Washington, DC (April 27, 2018)—The U.S. House of Representatives has passed H.R. 5447, better known as the Music Modernization Act, a bill that reforms compensation for music licensing, by a unanimous vote; it now heads to the Senate.
“Our industry made history yesterday,” commented Michael Huppe, president and CEO, SoundExchange, in an April 26 statement. “Never have we seen such consensus on an issue of such importance to music creators, and the bipartisan support that we witnessed in the House sends a clear message as music licensing reform moves to the Senate.”
The bill was introduced by co-sponsors Robert Goodlatte (R-VA) and Jerrold Nadler (D-NY). Goodlatte noted that “music is no longer written on piano rolls, and our laws shouldn’t be based on that technology either.” The Recording Academy, the RIAA, ASCAP, BMI, the American Association of Independent Music, the American Federation of Musicians and other industry groups threw their support behind the bill. Sirius XM and Music Choice are reportedly the only organizations offering any opposition to the MMA.
The bill offers benefits not just for artists and rights holders but also producers, engineers and mixers, by “formalizing SoundExchange's long-time practice of honoring letters of direction from artists who opt to share royalties with other creative participants,” according to Huppe’s statement.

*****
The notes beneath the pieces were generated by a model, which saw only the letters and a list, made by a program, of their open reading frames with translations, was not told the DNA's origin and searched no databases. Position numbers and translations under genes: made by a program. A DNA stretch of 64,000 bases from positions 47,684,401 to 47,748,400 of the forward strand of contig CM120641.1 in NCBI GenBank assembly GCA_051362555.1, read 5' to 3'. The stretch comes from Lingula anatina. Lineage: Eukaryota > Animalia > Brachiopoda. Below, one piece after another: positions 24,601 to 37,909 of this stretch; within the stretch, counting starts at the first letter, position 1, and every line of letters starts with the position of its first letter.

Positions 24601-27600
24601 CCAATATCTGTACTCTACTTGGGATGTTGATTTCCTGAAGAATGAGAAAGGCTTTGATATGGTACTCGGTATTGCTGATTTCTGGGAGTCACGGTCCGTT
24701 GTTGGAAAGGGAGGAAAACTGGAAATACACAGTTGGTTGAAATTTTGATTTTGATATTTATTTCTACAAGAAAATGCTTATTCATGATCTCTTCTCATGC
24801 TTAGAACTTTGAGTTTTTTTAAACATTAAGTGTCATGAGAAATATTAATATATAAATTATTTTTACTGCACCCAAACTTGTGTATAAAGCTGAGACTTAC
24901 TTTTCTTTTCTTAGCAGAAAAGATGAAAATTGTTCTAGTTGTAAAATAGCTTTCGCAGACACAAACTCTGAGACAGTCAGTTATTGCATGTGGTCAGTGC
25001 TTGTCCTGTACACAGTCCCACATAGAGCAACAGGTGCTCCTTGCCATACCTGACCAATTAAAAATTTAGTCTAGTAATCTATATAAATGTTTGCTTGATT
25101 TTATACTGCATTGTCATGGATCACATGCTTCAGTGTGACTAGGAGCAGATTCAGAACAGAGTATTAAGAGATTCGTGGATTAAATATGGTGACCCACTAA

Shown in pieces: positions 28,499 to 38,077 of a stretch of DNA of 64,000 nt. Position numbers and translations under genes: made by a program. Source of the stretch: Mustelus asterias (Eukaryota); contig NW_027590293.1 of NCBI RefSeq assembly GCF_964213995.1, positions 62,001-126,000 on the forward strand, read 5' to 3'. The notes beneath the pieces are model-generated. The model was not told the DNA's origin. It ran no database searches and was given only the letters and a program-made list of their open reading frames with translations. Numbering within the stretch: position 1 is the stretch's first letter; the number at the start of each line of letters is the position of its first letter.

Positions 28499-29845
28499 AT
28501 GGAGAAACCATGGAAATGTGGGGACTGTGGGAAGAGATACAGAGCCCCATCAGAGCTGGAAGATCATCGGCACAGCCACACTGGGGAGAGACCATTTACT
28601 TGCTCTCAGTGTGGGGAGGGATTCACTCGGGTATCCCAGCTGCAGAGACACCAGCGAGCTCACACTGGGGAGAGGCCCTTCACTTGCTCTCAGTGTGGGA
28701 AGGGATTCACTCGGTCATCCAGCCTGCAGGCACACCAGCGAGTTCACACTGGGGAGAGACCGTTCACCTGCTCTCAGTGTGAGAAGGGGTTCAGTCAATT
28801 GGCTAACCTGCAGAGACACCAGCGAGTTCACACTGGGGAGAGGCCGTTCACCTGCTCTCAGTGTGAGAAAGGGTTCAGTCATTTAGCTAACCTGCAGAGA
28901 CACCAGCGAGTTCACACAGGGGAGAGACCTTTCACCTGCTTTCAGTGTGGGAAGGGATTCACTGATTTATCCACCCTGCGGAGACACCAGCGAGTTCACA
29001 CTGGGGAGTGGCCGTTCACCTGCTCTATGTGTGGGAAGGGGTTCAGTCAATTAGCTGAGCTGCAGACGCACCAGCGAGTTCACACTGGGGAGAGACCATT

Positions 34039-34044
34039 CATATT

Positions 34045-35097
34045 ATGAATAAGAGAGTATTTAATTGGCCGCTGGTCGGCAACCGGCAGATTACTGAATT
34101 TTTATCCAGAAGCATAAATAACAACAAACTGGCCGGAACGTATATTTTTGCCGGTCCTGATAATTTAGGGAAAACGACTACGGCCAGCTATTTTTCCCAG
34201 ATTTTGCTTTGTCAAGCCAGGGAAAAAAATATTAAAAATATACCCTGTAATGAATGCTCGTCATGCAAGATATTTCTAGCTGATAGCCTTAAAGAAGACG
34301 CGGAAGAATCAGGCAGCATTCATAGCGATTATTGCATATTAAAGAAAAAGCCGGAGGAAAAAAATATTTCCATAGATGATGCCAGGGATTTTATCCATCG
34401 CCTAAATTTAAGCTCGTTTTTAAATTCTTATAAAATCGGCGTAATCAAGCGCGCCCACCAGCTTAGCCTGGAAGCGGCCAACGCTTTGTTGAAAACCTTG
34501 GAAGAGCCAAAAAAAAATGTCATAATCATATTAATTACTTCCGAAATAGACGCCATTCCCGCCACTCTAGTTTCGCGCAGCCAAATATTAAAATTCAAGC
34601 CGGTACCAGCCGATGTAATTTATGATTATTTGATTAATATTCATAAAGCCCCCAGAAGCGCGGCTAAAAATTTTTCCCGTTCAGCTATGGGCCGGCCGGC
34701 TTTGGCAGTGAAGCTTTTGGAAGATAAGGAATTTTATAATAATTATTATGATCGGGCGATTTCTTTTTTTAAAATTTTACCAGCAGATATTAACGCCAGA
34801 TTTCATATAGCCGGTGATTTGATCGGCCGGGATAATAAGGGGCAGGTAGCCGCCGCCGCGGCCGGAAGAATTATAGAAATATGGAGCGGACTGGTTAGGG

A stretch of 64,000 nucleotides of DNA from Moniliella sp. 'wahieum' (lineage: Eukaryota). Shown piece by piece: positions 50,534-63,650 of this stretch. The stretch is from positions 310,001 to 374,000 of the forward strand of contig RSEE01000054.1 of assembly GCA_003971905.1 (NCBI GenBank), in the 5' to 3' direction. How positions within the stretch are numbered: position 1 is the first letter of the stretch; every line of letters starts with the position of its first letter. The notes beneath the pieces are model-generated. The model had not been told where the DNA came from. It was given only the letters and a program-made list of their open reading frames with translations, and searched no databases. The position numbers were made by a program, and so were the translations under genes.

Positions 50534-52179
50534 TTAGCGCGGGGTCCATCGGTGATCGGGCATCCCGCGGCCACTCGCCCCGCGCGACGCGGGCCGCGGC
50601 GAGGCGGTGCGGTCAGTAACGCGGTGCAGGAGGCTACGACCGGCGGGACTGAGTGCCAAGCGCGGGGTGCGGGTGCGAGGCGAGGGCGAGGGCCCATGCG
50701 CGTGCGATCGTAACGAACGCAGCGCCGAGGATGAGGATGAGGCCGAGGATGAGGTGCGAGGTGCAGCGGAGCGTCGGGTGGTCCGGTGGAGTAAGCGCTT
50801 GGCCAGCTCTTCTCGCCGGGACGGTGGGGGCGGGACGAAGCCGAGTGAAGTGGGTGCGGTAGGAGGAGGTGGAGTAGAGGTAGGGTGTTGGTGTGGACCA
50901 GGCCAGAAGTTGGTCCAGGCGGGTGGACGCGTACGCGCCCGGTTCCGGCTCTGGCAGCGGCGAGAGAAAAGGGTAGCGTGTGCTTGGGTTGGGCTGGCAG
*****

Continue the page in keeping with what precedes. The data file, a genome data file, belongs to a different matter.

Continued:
The MMA also closes a loophole that denied federal copyright protection and royalty payments from digital services for the use of pre-1972 recordings. It additionally establishes a market-based standard rate for writers and artists—a willing buyer/willing seller model long advocated within the industry—and the creation of an organization, similar to SoundExchange, to track credits and distribute royalties.
According to Recording Academy president and CEO Neil Portnow, “Music creators compose the soundtrack to our lives. These creators deserve to be paid a fair wage for their work. The passage of the Music Modernization Act in the House of Representatives is a historic step forward for all music creators, ensuring that they are credited, paid, and shown the respect they deserve for the impact they have on our culture and daily life. We are honored that GRAMMYs on the Hill helped to pave the way for these long overdue updates.”
The MMA now advances to the Senate, where three similar Senate bills are scheduled for Senate Judiciary Committee hearings in mid-May. Supporters of H.R. 5447 are reported as hoping that the Senate will simply take up and vote on the House bill rather than try to reconcile and combine all four pieces of proposed legislation.